In recent weeks you may have heard the term inflation being thrown around in the news. In simple terms, inflation is nothing more than an increase in the price of goods and services in the economy which in turn reduces the value of money.
Normal Economic Conditions
Under “normal economic conditions”, the Federal Government controls inflation through monetary policy including management of interest rates. When inflation rises above the set target range limit of 3%, the Federal Government has the power to increase interest rates which in turn encourages consumer saving and discourages consumer borrowing. In theory, this will result in decreased consumer demand for products and services which puts downward pressure on demand thus reducing prices and in turn, inflation.
Sounds pretty simple, doesn’t it? Unfortunately, since the onset of COVID 19 the world has not been operating under “normal economic conditions”. Inflations rates are soaring as a combination of record government spending, supply chain disruption and a surge in demand for consumer goods have caused prices to rise quickly.
How Does Inflation Affect Insurance?
You may be asking at this point “Is this an economics or insurance blog? What does this have to do with insurance or the premium I am paying?”. Let me answer that for you.
Property insurance premiums charged by your insurer are based on a combination of the likelihood of loss and the cost to repair or replace insured property. Based on this assumption, premium increases are due to either an increased risk of loss or increased cost to repair or replace insured property. Historically, insurers have increased property premiums by 2-3% per annum as a standard adjustment to account for the increase in costs year-over-year to repair or replace the property in the event of a loss. In other words, this annual 2-3% increase was to adjust for inflation. Although the likelihood of loss has not changed since the onset of COVID 19 throughout 2020 and 2021, building reconstruction costs have increased significantly due to shortages and increased costs in labour and materials, supply chain constraints, and ongoing project delays. Recent reports indicate that rebuilding costs have increased by an average of 5.7% since September 2020 nationally and Statistics Canada has estimated the construction price index has risen 8.3% for commercial buildings since Q3 2020.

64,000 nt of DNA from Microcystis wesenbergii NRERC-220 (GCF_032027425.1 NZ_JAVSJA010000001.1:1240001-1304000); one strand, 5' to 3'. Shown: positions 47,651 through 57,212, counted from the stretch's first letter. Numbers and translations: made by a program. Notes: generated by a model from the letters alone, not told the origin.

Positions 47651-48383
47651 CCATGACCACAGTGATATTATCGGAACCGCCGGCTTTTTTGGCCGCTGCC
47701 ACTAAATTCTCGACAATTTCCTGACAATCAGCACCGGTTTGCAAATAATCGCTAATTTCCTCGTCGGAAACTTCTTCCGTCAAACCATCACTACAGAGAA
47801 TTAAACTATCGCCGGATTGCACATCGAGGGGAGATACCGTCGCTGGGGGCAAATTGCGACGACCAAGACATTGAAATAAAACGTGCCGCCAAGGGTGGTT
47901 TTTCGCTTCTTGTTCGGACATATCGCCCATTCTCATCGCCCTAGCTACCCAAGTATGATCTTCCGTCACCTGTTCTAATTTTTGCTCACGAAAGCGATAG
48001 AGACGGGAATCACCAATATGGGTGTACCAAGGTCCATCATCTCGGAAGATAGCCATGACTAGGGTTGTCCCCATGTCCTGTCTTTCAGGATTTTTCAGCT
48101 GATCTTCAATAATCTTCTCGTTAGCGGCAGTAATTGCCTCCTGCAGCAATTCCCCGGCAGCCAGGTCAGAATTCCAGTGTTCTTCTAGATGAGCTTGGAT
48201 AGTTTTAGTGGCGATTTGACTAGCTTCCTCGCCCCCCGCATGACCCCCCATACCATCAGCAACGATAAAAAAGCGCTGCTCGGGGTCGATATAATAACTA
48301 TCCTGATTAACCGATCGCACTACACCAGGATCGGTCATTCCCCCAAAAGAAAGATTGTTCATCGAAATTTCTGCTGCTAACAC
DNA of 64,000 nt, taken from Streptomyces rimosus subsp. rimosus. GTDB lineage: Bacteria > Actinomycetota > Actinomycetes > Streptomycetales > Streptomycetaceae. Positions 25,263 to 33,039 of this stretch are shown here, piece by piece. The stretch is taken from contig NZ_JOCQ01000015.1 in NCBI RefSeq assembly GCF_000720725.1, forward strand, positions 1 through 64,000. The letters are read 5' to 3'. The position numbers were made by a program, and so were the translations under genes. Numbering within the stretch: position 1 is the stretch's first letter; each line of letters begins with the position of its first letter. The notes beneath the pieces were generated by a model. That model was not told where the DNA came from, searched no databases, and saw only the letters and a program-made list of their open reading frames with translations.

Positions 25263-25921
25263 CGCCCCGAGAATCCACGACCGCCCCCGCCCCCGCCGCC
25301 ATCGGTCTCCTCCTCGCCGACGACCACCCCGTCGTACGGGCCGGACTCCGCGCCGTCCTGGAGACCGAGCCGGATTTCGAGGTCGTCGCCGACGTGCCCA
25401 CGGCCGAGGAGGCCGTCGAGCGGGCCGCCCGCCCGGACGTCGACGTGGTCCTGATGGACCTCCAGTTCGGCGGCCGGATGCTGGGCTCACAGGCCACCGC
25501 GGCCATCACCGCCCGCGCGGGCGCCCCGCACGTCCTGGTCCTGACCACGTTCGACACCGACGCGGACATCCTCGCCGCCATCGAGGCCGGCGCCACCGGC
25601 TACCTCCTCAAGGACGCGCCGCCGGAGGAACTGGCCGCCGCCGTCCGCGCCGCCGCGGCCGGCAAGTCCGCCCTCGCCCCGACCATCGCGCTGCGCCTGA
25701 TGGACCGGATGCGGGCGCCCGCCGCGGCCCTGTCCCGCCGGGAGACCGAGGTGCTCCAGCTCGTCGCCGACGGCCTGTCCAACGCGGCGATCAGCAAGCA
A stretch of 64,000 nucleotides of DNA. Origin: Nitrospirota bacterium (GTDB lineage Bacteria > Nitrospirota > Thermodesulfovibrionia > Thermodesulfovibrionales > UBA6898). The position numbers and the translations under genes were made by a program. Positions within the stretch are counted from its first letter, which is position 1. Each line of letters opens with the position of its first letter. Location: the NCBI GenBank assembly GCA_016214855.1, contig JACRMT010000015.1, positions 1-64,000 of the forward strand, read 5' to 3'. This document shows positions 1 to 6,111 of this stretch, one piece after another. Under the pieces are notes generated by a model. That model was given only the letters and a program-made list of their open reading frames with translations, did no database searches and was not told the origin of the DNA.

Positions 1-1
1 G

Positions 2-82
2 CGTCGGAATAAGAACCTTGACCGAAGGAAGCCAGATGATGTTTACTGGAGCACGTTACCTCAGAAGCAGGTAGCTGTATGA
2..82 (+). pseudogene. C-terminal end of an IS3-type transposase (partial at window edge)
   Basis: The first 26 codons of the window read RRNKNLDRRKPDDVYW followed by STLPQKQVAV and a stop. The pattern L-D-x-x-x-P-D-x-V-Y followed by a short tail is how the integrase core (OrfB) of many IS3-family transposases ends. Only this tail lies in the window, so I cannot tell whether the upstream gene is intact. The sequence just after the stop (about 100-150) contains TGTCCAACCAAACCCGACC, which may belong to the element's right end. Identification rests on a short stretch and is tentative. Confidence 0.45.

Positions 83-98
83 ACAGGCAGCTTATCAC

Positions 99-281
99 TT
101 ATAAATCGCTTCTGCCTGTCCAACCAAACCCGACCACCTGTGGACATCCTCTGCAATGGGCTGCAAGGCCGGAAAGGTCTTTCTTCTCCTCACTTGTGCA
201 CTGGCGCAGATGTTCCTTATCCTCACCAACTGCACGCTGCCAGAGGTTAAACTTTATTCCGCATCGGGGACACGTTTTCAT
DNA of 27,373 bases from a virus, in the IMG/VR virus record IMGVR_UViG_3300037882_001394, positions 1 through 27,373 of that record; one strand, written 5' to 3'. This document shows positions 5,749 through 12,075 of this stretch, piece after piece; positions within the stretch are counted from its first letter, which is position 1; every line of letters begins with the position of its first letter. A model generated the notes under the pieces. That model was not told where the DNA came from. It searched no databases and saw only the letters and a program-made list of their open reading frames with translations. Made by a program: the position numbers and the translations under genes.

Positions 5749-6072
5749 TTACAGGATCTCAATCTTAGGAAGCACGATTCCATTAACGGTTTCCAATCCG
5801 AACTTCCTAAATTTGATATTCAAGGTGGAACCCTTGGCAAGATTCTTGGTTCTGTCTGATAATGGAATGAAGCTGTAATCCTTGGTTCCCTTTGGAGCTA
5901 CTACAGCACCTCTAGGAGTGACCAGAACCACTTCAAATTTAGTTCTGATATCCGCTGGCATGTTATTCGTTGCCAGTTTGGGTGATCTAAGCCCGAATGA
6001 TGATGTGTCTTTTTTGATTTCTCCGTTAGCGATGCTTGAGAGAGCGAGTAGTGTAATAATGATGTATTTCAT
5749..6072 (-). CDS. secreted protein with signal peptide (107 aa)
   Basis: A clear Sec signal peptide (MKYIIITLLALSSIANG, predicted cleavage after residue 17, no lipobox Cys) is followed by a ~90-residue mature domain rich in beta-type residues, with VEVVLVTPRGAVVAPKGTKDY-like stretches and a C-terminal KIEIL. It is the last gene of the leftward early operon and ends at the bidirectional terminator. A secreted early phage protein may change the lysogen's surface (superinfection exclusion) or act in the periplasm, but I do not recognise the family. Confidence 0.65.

In short, the historical premium increase of 2-3% applied by insurers to account for inflation is no longer applicable under current economic conditions. The market is indicating that this standard premium increase for inflation will be moving upward to the 3-5% range which will be reflected in your premiums going forward.
My advice, if you have not already heard from your broker, give them a call to discuss how this will impact you and your business and how you may be able to mitigate future increases through such means as updated property appraisals or increased deductibles. The key is to be proactive as it appears increased rates of inflation may be around for a little longer than expected.
The Banker & The Broker, a recurring blog from Commercial Risk & Insurance Advisor, Terry Greene. After nearly 20 years working in finance, Terry brought his talents and immense understanding of business needs to Wedgwood Insurance in September of 2017. Since then he’s been helping local businesses of every size identify their risk and then designing an insurance and risk management solution.
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